A man comes and goes to use the house phone. He tries to call Mr. Kramden in a phone booth. They are not in their room. So, he asks the operator to call Ralph. That guy calls, but he gets the owner. The owner gets the bellboy to tell Ralph that he has a call. The British man who Ralph spoke too earlier comes back in and complains how Americans talk. Ralph comes in comes in with Ed. Ralph gets on one of the phones (somehow not knowing that the guy who wants to talk to him is right near him and vice-versa). Hilarious complications ensue. Finally they find out what’s going on. Mr. Louis approaches Ralph on doing a Flaky-Wakey commercial. Ralph agrees. Ralph thinks it will be a great idea if they do the commercial just like they do in America. Ralph will write, produce and direct the commercial. They leave. The dancers break out and sing: “Hurry On Down, Come To London Town."

At the hotel room, Ed comes in with the ingredients. The girls come in ready to do the commercial. Alice: "Where's the genius (Ralph)?" Ralph comes out with the script. Ralph: "The scene takes place at Lord Chumley Farmingay, second Earl of Brokenchild." He explains the commercial. Ralph is Lord Chumley. Ralph (to Alice): "You are Lady Penelope Farmingay, duchess of Brokenchild. You are supposed to say: 'Good Morning! My you are fit' and then I say: 'Blimey, you look lovely.'" Alice doesn't know what Blimey means. Ralph mentions some of his lines. Trixie is a maid. Trixie: "I'm not the maid type." Ed: "Yeah, haven't you got the part of an English Bulldog?" Ralph further explains what the commercial will be. Ed’s role is the butler. All the butler says: “Breakfast is served.” Then Ed has to get off the stage. Ed says that he has fallen since he is apparently a war veteran. (In fact, Art Carney was a war veteran having served in World War II.) They rehearse. Alice: "My you are fat." Ralph (yells): "THAT'S FIT!" They continue to rehearse as Ralph is still angry. Also, Ralph says to Ed that he doesn’t care how Ed plays the butler. So Ed tries to ad-lib lines in a Churchill-like voice. Ralph isn't amused. Ed says that he wrote a jingle. They go back to the moment just before the butler is supposed to come out. Ed ad-libs lines again much to Ralph’s chagrin. Ralph insists that we will do the commercial the way he wants it. Ed replies with the fact that if that is the case, Ralph can’t use the jingle that he wrote. Ralph explains that he thought it would be a good idea if Ed wrote a jingle. So, they go to the piano and Ed does his little preparing job. He warms up on the piano by playing "Suwannee River". What a surprise. Ralph stops him. Ed then plays the song. Ed's song's lyrics include everyone singing: “Oh boy/gee whiz/that’s right.” The audience applauds. Trixie says that that would be the best part of the commercial. Ralph needs the song needs changes. They continue to go through the commercial which of course includes the fact that Flaky-Wakey cereal boxes include toys. After that, Ralph would taste the cereal and (with a priceless look on his face) would say: “Yum-yum!” They go rehearse the commercial. Ed says: "Quiet on the set" like a director. Ralph kicks Ed out.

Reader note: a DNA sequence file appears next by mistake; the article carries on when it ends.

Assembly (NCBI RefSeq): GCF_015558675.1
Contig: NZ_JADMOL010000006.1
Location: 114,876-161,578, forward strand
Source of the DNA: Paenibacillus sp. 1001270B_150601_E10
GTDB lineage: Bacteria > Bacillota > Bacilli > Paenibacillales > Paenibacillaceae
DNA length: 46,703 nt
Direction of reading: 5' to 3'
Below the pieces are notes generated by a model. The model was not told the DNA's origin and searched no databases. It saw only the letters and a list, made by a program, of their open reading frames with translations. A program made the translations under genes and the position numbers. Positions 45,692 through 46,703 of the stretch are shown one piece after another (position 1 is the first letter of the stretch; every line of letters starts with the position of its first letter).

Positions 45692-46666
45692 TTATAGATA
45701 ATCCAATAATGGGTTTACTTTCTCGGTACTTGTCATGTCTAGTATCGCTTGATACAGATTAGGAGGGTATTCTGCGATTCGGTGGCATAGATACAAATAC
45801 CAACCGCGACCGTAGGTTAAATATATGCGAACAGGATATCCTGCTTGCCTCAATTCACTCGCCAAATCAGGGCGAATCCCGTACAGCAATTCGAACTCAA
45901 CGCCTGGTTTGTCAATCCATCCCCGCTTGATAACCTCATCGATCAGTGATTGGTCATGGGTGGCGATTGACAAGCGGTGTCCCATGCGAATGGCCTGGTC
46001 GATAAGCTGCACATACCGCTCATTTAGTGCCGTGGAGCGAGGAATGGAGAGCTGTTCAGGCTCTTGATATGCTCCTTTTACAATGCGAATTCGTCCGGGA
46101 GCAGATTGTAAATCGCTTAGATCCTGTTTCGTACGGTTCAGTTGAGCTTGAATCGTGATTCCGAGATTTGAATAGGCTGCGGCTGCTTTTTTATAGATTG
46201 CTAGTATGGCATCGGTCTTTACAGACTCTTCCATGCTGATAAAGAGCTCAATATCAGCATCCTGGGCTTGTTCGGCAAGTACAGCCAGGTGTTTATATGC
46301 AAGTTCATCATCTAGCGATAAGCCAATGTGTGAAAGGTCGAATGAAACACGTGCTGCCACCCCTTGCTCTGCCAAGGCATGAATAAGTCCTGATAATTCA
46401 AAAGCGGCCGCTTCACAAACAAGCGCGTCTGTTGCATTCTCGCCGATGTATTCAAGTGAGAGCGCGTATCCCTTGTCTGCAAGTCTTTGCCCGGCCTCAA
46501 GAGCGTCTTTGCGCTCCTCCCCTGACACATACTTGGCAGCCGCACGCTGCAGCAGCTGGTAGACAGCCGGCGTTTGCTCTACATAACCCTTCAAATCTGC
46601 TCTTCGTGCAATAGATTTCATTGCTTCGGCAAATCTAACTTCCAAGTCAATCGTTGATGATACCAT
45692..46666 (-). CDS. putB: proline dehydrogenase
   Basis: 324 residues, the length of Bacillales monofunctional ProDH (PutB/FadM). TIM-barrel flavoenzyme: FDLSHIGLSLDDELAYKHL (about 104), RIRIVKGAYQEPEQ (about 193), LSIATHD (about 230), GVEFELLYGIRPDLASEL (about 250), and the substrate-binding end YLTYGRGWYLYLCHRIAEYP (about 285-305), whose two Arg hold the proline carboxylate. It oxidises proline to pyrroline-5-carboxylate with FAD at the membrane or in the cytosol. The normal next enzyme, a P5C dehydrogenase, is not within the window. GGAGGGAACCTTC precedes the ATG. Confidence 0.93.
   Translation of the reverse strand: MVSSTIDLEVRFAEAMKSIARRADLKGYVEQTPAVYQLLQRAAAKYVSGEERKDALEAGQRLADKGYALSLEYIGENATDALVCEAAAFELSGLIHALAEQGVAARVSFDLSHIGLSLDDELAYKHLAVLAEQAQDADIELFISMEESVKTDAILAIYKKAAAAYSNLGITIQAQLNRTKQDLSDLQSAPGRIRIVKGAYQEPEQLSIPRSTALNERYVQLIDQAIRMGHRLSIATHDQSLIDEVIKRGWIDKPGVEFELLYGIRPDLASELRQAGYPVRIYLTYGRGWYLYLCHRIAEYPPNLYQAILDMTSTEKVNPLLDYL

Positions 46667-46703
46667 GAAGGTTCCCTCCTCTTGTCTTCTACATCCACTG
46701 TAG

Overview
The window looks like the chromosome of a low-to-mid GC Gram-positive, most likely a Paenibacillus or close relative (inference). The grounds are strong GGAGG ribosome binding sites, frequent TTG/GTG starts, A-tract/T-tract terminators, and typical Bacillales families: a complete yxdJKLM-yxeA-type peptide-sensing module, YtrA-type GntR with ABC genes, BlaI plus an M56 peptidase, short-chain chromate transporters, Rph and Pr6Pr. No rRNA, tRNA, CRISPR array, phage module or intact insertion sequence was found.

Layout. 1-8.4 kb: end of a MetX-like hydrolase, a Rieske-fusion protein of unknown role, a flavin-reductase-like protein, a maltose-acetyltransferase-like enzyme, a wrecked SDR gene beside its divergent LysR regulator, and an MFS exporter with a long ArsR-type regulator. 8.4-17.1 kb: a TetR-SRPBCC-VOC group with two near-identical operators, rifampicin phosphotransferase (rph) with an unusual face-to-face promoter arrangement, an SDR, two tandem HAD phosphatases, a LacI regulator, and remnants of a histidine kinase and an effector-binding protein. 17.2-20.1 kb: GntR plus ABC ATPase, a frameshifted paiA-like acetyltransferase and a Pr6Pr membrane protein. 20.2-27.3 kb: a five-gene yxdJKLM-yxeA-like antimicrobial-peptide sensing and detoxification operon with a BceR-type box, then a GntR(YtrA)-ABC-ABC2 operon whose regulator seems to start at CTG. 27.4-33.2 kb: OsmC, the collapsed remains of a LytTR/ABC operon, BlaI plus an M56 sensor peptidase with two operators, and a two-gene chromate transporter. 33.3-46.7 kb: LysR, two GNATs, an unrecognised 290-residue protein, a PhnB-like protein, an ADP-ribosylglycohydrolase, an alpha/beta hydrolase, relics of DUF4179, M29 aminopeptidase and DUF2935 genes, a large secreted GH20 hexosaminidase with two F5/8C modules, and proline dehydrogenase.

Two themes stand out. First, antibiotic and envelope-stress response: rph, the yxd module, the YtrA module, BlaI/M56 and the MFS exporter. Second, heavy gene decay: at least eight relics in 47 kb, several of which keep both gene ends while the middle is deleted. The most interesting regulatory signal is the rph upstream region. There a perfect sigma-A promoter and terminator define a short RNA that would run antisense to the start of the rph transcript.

At the night of the commercial, everyone complains that it's going to be an all-Ralph commercial. Ralph is all-nervous. Ed says that he is now glad that he has a small part because he doesn’t have the photographic mind that Ralph as. (Ironically, Jackie, of course, had a photographic mind.) Ed tries to get him to remember his lines in a somewhat same fashion as in "Ralph's Sweet Tooth." Ralph is even more nervous. The commercial is going to take place during the Gaylord Farquoix Show. The show opens up just like The Jackie Gleason Show in the '50s apparently opened up originally with the English Announcer plugging the sponsor: Flaky Wakeys. It even has the same curtain I believe that was used on the Jackie Gleason Show at times. The English The girls introduce the stars of the show much like the Gleason Girls introduced the stars in the opening of the Jackie Gleason Show in the '50s. Only thing is one of the English girls is old compared to the other ones (as well as the real Gleason girls.) The girls come out and sing and dance to a song I think is called: “Daddy Loves A Great Big Ball.” The audience applauds during this. Gaylord Farquoix comes out (and he does look somewhat like Jackie Gleason as far as the hair goes) and introduces his orchestra leader Sir Raymond Block (I don’t think that was the real Ray Block.)

They introduce us to the commercial. Ralph bombs as everyone helps him out. This is hilarious especially when Ed accidentally pushes the piano of the stairs. They have plugged the "Flaky-Wakey" product badly.

Curtain call time. Jackie: “As usual, Ralph Kramden fixed everything.” He said that he is going on a little vacation “next week” but “next week” they are going to have “Little Miss Baby Show Business.” The “Miss” is Kate Smith. Along with Kate are Jonathan Winters, Bobby Vann, Gene Sheldon, Pat Rooney & Bill Thompson. Jackie says good night to everyone.

The announcer then plugs Old Gold Cigarettes and asks the audience to tune in next week as Old Gold presents the Jackie Gleason Show and mentions the stars that Jackie mentioned. The graphics used to display the stars names is very primitive. Because the amount of time it took the announcer to read the names, he hurries as he tries to read EVERY credit line as well as names that weren’t on the credit roll as The Glee Girls all come out one by one. (One of the writers not mentioned in the credit roll was Sid Zelinka.)

Credit I think goes to (the original) Bill's 'Mooners Archives, eBay.com, tv.com, Honeymooners Lost Episodes Book, tvguide.com, honeymooners.net, Honeymooners Box Set booklet Honeymooners Lost Episodes DVD booklet, Wikipedia.org, Yahoo Groups You're A Riot! & Amazon.com